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Software licensing models evolving for virtualization

Virtualization and the rise of multi-core CPUs have led software vendors to rethink licensing models. While some are forced to adjust, others continue to resist.

Software licensing challenges have existed since the very first software sale. In the early days, most software...

licensing models were fairly straightforward; based on concurrent connections or number of installations. Today, virtualization and multi-core CPUs add a new level of complexity.

Virtualization has given the system administrator complete control over a server -- from memory to the number of CPUs or cores for a virtual machine. Because of this flexible control model, the administrator also has the ability to adjust a virtual server to best fit the precise software licensing model needed for her environment. While flexibility for the administrator is ideal and cost effective, often it can come at a cost to the software vendor.

While software manufactures still had a bit of a handle on things with the introduction of multi-core CPUs, it was virtualization's ability to abstract CPUs and cores through software that created the potential to upset software vendors. A higher density of cores per physical CPU coupled with Intel's Hyper-Threading Technology spelled trouble for software vendors. Suddenly, it was possible for a customer to purchase licensing for a single CPU socket with a large number of cores, and use virtualization software to slice up those resources into multiple VMs -- in effect taking advantage of traditional software licensing models.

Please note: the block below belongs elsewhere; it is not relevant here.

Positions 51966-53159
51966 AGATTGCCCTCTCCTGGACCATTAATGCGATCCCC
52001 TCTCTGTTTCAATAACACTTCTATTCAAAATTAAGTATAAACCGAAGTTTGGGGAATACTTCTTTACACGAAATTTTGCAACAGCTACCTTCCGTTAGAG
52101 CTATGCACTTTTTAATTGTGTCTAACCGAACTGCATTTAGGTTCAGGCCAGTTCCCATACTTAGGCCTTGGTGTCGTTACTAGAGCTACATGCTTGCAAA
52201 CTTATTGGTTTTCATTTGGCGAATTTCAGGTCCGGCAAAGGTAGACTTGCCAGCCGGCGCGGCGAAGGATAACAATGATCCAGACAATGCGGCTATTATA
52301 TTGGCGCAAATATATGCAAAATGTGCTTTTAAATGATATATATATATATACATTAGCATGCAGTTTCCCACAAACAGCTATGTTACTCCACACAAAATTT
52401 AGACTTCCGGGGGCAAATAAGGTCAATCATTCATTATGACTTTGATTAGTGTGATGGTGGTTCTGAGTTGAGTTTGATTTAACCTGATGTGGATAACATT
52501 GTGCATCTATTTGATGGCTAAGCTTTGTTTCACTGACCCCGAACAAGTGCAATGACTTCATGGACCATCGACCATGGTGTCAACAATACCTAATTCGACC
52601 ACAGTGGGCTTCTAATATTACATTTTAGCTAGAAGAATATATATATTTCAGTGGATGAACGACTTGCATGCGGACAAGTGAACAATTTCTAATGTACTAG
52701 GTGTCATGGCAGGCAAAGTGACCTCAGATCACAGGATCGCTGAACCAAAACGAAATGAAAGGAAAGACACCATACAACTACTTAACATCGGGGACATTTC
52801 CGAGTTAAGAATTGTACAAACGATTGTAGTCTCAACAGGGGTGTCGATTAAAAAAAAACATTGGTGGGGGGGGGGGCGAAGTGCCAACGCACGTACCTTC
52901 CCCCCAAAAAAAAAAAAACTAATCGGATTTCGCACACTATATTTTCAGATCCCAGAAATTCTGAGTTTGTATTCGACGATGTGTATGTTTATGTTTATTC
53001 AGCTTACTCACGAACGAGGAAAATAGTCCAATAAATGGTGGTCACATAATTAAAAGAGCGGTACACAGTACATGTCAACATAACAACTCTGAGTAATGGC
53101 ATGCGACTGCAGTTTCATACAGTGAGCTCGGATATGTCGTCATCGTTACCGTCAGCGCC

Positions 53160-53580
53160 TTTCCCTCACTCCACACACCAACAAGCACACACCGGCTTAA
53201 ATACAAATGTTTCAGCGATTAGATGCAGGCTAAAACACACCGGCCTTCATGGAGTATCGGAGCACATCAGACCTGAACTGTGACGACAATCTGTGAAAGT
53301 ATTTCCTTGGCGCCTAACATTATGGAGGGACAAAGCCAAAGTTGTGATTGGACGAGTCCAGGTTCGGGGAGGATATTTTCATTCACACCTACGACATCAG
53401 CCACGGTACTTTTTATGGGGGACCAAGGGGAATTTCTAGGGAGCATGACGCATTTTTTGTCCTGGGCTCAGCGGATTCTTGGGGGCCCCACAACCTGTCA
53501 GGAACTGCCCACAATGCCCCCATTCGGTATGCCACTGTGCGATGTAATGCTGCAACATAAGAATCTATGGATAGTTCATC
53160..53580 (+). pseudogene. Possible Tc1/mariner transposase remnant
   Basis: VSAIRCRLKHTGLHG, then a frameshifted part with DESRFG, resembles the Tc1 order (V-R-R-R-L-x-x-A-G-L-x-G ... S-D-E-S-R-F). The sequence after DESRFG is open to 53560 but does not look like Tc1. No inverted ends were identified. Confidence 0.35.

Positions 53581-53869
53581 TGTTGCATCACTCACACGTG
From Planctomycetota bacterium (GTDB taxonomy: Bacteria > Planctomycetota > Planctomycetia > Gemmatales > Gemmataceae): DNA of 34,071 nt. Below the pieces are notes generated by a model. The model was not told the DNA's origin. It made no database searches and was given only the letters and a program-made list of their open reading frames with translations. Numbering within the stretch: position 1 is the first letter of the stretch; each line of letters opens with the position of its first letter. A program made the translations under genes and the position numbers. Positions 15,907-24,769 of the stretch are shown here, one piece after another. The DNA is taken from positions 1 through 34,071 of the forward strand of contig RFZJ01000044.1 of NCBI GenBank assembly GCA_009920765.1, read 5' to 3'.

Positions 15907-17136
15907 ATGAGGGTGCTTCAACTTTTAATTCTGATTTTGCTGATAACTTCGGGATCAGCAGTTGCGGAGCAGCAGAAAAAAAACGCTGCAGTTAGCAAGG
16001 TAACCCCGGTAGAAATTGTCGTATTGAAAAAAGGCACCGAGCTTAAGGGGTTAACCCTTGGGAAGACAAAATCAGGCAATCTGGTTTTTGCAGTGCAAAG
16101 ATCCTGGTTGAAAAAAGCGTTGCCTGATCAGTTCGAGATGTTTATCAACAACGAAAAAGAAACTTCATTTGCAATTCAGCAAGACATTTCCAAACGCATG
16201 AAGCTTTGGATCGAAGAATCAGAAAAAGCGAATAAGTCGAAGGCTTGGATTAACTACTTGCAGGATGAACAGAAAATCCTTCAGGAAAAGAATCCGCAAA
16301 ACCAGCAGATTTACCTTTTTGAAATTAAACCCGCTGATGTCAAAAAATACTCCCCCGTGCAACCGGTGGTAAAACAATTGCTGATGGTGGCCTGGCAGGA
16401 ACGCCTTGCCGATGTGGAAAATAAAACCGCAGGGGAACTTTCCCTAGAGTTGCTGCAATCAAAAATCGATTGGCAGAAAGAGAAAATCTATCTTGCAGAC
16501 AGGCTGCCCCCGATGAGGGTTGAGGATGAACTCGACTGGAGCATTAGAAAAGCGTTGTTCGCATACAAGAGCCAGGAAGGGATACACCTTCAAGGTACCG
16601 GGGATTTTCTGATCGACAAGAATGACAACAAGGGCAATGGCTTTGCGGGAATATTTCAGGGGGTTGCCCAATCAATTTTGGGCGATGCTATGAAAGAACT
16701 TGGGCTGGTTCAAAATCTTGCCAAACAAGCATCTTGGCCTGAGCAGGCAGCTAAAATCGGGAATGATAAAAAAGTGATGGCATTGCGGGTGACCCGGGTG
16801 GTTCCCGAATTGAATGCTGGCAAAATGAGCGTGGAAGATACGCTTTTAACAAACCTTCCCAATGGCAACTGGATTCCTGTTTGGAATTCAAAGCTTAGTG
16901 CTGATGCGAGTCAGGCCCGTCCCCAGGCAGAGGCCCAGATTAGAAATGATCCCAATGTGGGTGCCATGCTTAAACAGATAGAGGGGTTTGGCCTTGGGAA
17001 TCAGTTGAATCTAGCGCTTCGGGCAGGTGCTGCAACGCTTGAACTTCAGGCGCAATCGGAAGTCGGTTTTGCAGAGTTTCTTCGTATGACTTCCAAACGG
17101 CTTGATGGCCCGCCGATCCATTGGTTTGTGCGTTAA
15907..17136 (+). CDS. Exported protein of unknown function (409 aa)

Software vendors respond

Unfortunately for customers, this flexibility and cost savings was simply not going to last. Over the years, software vendors have tried various methods to adjust licensing with varying levels of success. Ironically, even virtualization vendors have struggled with changing licensing dynamics. VMware's virtualization software was initially licensed per CPU socket. As the average number of cores per CPU increased, the company tried to adjust licensing by setting limits for memory and CPU sockets. This new limit was referred to as the vTax, and was about as popular as normal taxes.

Customers with large amounts of memory in their host, who would have seen dramatic licensing cost increases pressured the company, and VMware eventually reversed course. While VMware listened and responded to customer demands, many chose to plug their ears.

Vendors such as Oracle didn't simply refuse to change, they made it worse. Faced with the same threats, Oracle responded with additional per-core licensing restrictions and has refused to support licensing on any virtualization platform other than its own. These are two examples of software vendors with very different reactions to customer demands.